You are the light of the world. A city set on a hill cannot be hidden. Nor do people light a lamp and put it under a basket, but on a stand, and it gives light to all in the house. In the same way, let your light shine before others, so that they may see your good works and give glory to your Father who is in heaven.

Aspire to live quietly, and to mind your own affairs, and to work with your hands, as we instructed you, so that you may walk properly before outsiders and be dependent on no one.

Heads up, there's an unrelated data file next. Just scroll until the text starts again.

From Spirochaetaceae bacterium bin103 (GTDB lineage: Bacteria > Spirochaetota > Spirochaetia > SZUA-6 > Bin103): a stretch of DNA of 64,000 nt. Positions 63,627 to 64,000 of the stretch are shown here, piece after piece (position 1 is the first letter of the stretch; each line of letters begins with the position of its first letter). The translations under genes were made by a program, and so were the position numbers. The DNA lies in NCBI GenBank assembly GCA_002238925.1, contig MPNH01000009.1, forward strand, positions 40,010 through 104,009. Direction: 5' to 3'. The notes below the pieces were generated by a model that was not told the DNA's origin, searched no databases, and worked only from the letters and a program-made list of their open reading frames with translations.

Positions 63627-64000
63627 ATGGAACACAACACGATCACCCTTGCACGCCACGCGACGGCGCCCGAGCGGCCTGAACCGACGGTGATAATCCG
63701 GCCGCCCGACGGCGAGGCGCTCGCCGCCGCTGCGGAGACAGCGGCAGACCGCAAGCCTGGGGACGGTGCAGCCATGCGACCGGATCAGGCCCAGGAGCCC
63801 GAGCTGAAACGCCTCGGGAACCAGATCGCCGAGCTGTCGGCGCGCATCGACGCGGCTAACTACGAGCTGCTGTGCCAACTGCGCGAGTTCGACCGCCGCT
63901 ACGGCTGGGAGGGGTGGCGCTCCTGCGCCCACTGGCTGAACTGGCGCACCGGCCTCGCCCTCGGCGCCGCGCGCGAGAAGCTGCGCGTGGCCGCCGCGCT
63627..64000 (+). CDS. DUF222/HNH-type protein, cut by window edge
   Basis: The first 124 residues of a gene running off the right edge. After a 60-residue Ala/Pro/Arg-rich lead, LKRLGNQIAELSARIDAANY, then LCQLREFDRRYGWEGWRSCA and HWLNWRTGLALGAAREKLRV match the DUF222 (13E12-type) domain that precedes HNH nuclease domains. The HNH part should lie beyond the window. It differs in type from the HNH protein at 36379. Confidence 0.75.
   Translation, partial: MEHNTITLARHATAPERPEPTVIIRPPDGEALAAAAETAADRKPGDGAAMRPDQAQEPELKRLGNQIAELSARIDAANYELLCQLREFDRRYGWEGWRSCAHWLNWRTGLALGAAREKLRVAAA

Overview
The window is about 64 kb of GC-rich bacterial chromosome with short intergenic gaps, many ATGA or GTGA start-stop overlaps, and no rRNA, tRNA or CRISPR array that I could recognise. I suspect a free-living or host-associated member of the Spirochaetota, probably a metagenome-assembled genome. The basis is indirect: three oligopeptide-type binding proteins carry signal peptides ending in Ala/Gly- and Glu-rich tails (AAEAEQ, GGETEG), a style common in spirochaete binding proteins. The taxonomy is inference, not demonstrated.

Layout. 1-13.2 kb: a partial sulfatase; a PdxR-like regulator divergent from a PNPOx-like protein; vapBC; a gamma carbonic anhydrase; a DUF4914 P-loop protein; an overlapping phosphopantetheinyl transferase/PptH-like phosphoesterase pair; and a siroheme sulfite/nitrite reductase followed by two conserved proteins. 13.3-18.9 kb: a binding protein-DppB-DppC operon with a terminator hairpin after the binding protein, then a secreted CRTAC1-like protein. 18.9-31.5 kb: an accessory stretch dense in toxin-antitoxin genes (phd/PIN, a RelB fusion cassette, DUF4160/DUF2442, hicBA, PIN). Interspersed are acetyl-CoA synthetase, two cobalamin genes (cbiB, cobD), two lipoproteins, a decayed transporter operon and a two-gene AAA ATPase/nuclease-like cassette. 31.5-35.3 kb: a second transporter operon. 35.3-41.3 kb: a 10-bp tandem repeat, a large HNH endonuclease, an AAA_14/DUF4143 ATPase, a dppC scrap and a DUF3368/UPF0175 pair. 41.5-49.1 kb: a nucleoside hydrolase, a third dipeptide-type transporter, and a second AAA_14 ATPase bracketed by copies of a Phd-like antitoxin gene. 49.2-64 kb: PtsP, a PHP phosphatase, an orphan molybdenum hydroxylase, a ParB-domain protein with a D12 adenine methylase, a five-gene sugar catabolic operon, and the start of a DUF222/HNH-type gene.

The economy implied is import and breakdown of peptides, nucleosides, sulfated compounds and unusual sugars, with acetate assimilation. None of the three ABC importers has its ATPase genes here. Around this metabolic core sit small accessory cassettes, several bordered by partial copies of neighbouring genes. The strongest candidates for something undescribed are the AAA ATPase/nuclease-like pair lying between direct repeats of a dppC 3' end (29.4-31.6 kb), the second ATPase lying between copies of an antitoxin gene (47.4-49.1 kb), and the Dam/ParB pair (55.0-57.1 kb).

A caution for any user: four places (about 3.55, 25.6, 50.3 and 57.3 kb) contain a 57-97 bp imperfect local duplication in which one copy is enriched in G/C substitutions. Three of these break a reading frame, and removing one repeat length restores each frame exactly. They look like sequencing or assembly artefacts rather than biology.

Jesus and Paul agree here on what ought to be a self-evident truth: people are watching Christians and what they see determines what they believe. Christians individually probably are not to keen on the notion that their lives are under a microscope, and why should they be? God is more than fully aware that we all still sin. Christ is the image of the perfect human, not me. Nevertheless, the corporate behavior of Christianity speaks volumes to the world, particularly given how loudly we shout about certain issues. Unfortunately, what we’re shouting about isn’t meekness, poverty, righteousness, purity, peace, and mercy as in the Beatitudes–which precede the first quote–nor are is the public face of Christianity brotherly love, quiet living, and industriousness as in the passage from 1 Thessalonians. What are the loudest messages about God instead?